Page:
When the first video cassette recorders and personal cassette players were the latest thing, the buttons differed. Users had to learn what to push for play, stop, pause, and other things. On various types of technology gadgets now, the universal symbols on buttons make it clear, regardless of your native language, which to push for what or what color they are. Is the same true for links online? The color used to show live hyperlinks on a Web page seems to matter to Google and the people reacting online today to the company’s efforts to test different color links, particularly black over blue.
Some Google users were surprised on Monday when their search results looked different, and it was not the ever-changing logo doodles. The users found that the clickable links were not a traditional a shade of blue; the links were presented in black. The company acknowledge that it was not an illusion or error. A spokesperson indicated that they are always running small-scale experiments on the design of the company’s search results page that are tested on small user populations.
Traditionalists, however, would argue that blue links are the Web’s equivalent of a universal button. Purists point out that hyperlinks have been blue since the creation of the World Wide Web. Sir Tim Berners-Lee, widely considered to be the father of the internet, used blue with underlining to distinguish text that contained a link and make it stand out from the grey or black text around it.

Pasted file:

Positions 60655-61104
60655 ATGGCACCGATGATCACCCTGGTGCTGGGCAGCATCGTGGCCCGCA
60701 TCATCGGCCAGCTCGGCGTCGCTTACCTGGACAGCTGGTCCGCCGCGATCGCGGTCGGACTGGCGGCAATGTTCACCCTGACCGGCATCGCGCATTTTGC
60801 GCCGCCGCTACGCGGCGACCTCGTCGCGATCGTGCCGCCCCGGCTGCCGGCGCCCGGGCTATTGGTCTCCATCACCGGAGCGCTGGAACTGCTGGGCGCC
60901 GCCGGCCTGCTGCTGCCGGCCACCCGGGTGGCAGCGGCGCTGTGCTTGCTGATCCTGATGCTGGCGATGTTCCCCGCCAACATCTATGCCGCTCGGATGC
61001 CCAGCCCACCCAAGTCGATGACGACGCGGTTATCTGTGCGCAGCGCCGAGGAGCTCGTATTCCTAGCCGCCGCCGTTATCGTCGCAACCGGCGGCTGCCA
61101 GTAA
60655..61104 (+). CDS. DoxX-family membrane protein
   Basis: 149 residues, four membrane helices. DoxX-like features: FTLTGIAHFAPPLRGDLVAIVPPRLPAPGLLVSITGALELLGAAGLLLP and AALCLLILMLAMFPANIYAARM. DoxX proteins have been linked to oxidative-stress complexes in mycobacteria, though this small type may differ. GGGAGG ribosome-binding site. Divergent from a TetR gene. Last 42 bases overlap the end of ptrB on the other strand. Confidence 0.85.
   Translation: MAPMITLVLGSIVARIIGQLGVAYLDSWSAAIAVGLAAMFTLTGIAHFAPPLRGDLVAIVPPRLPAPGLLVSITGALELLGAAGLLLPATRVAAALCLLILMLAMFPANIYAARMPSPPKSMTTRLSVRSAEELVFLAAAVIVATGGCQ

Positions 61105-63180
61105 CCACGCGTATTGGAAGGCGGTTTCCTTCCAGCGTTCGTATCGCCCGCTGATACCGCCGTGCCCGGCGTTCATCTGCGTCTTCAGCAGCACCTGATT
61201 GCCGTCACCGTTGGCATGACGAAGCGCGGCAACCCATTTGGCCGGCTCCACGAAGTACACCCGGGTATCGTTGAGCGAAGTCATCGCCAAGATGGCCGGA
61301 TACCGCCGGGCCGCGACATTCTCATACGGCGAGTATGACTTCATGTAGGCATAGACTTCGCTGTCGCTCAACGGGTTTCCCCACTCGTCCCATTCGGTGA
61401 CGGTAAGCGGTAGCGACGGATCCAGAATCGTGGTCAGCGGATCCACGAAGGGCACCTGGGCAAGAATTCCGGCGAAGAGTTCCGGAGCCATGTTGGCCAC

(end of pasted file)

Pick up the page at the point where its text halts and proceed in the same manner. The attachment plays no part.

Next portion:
Use of blue links is pretty commonplace today, but not ubiquitous. This Web site and many others use other colors to make a link stand out. Black, however, does seem like a dull, undistinguishable option (unless everything around it is duller). Underlining on links is still used in many places, but has been dropped on many sites, including Google’s search pages.
Some pundits have claimed that Google’s search design has changed very little since the site launched two decades ago (which is not true), so they believe a change like this, if made, will affect usability. But, the tech giant is not stupid. If they do make the switch, it will undoubtedly have been well tested, with data gleaned from several test versions to discern differences in click-through rates on black links versus blue, red, green or whatever. There is too much money involved from sponsored links and advertising.
About five years ago, the company tested 41 different shades of blue for search and advertising hyperlinks on millions of web users in real time. The slightly purpler shade of blue was they ultimately chose resulted in more clicking than the earlier slightly greener shade, and earned the firm a reported $200 million more in advertising revenue.
It could be years before any change is seen. They may have been playing with certain types of links, topics or some other criteria that will have no long-term result. Or, the testing could herald other changes. Web site (and hyperlink) design is not like the recycling symbol, No Smoking sign, laundry instruction images on clothing that are international standardized symbols. As long as the link is distinguishable from regular copy, does the color matter? That is really what Google is testing with the black web page links made some people blue and others see red Monday.
Written and Edited by Dyanne Weiss
International Standardisation Organization
Mashable: Why Internet links are blue, and what Google’s ‘black’ experiment means
Fortune: Google’s Testing a Big, Small Tweak to Search Results
TIME: Google Tests New Colors For Search Results—Which Could Make it Millions
Logo courtesy of Google